Discovering the Obvious

Connecting the dots can be annoying and yet feel revelatory.

I lost one of my hearing aids, which I just got. Will I replace it? This could be thousands of dollars.

But it has sent me into an emotional tailspin. I have enough money to replace it without a problem. I also have enough money to get another car when the time comes. The car I have now is a 2004, given to me and Barry in 2015, probably the hardest year of my life, but that’s another story.

What’s my problem? Perhaps I don’t feel worthy of such an act of self-care.

But I have been thinking about my life lately. I have never had a strong will to live. I have prayed for years to not wake up. Growing up, I felt like nothing was about me. Being a wife, ditto, especially as Barry’s health declined.

Then it hit me: I do not feel like I have ever truly lived. Now, my life is about me and I am back to being in my early twenties, not knowing what I am doing or why I am doing it. But living alone and being widowed, it is all about me. I annoy myself endlessly sometimes, but it is all about me. Why would I defend a life where who I am or what I want has always been irrelevant? Why would I invest my time and energy into someone I have never cared for (myself)? I remember being in my twenties and eating very hurriedly. It was mystifying to me. I felt a perplexing need to get the food in me as quickly as possible before I would get full. Why? I have spent my entire life trying to get things over with, to just be done with this or that.

As a child, I was intellectually gifted. I was able to skip over many normal stepping stones or mile-markers in my development. Guess what? That never works. It was pure survival at the time, but now I am developmentally lagging in basic emotional maturity and assorted little things, such as a will to live.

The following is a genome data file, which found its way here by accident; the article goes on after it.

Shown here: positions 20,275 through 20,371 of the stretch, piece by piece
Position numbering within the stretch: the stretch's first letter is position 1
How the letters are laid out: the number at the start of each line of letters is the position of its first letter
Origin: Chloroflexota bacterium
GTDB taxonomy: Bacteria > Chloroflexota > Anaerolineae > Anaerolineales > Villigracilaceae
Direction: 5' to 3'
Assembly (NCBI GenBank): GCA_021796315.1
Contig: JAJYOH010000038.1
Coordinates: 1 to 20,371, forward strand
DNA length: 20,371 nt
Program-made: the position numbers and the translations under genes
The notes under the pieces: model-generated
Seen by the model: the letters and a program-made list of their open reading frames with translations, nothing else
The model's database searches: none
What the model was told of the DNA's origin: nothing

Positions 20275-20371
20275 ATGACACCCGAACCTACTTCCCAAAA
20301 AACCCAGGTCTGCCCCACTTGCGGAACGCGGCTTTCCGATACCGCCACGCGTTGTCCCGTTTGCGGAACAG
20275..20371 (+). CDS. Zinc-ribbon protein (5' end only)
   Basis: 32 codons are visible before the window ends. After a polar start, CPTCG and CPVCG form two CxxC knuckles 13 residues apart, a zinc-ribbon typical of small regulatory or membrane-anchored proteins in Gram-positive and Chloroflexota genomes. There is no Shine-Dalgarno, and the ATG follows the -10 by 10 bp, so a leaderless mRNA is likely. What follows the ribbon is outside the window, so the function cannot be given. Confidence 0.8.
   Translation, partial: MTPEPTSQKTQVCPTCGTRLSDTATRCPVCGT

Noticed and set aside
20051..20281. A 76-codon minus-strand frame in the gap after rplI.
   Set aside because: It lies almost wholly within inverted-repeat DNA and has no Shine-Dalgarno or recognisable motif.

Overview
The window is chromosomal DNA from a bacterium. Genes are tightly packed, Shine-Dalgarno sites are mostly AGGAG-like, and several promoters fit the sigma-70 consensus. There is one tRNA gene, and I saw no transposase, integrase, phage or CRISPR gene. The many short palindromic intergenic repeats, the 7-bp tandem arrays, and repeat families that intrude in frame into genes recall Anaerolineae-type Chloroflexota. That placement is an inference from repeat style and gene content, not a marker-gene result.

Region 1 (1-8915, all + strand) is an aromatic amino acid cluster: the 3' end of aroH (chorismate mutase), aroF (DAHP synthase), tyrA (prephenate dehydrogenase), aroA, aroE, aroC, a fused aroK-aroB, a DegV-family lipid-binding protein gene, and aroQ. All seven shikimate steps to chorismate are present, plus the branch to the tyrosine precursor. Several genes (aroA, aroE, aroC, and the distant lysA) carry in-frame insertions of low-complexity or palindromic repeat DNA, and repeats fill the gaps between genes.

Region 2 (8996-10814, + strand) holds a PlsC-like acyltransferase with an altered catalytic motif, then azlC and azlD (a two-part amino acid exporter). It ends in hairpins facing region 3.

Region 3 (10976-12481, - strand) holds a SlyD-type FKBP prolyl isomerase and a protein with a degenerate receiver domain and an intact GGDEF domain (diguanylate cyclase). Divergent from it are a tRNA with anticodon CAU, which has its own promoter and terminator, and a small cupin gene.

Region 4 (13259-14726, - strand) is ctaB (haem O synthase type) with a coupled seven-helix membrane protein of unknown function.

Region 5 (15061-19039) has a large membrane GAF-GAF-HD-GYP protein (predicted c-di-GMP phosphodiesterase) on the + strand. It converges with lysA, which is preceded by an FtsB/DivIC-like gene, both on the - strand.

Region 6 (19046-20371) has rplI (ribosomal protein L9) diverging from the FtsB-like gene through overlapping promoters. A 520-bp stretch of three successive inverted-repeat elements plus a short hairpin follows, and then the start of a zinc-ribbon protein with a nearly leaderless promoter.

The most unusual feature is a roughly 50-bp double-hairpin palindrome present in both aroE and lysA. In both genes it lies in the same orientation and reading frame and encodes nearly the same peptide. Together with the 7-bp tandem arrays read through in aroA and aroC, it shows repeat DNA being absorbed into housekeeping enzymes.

I have a friend who wants to go on a road trip with me. Why anyone would want to go anywhere with me makes no sense to me on some level.

But I will go with her because I love her. She has been my friend for over thirty years. And–this is the big part–I don’t want to be like Barry when he retired. We had some some money, enough to travel. I told him, “Now is the time. We have the money and you are still healthy enough to travel and that will not always be the case. If you want to go to Aberdeen Proving Grounds and look at the tanks, now would be the time, before the Huntington’s prevents you from doing much of anything. If you want to do this, let’s go.” He said no. I now realize he may have been struggling more than I understood at that time. I really don’t care where my friend and I go. I’ll go anywhere with her.

But realizing that I deeply feel like I have never truly lived explains so much. Why I don’t care about anything. Why everything feels like such a burden. I am not happy to be here. When people say life is worth living, that is a meaningless sentence to me. Does not compute.

My mind is sharp, but I feel that it has never benefited me in the slightest. The intellect is an excellent tool, but it cannot provide purpose or meaning. It can’t make you care.

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About cdhoagpurple

I live in Michigan. I was Greek Orthodox (and previously Protestant), but now am more Buddhist than anything. I am single now (through the till-death-do-you-part clause of the marriage contract). My husband Barry was a good man and celebrated 30 years in AA. I am overly educated, with an MBA. My life felt terminally in-limbo while caring for a sick husband, but I am free now. I see all things as being in transition. Impermanence is the ultimate fact of life. Nothing remains the same, good or bad.

One response to “Discovering the Obvious”

  1. Ninasusan says :

    Is it the parental relationship or lack of feeling like belonging when the little intelligent girl was set aside for the brothers who caused grief? You grew up not feeling valued? So that is what you know and live? I always wonder why (of all the people on WordPress) I am attached to the words of only a few…so a stranger, obviously, finds value in you!

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